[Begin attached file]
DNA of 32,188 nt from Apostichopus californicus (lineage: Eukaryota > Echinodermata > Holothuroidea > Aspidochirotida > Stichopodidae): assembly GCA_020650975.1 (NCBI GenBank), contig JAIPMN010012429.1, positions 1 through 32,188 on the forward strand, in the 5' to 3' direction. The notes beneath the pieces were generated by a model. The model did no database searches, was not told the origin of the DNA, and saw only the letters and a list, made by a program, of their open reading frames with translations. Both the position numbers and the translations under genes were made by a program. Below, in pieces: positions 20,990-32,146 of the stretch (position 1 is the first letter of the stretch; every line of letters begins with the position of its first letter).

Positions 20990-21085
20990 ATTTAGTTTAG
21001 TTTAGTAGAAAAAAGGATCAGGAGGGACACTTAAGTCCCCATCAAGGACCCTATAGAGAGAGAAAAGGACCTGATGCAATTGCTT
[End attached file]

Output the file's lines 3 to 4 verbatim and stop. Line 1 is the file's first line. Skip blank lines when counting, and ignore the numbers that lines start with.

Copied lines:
20990 ATTTAGTTTAG
21001 TTTAGTAGAAAAAAGGATCAGGAGGGACACTTAAGTCCCCATCAAGGACCCTATAGAGAGAGAAAAGGACCTGATGCAATTGCTT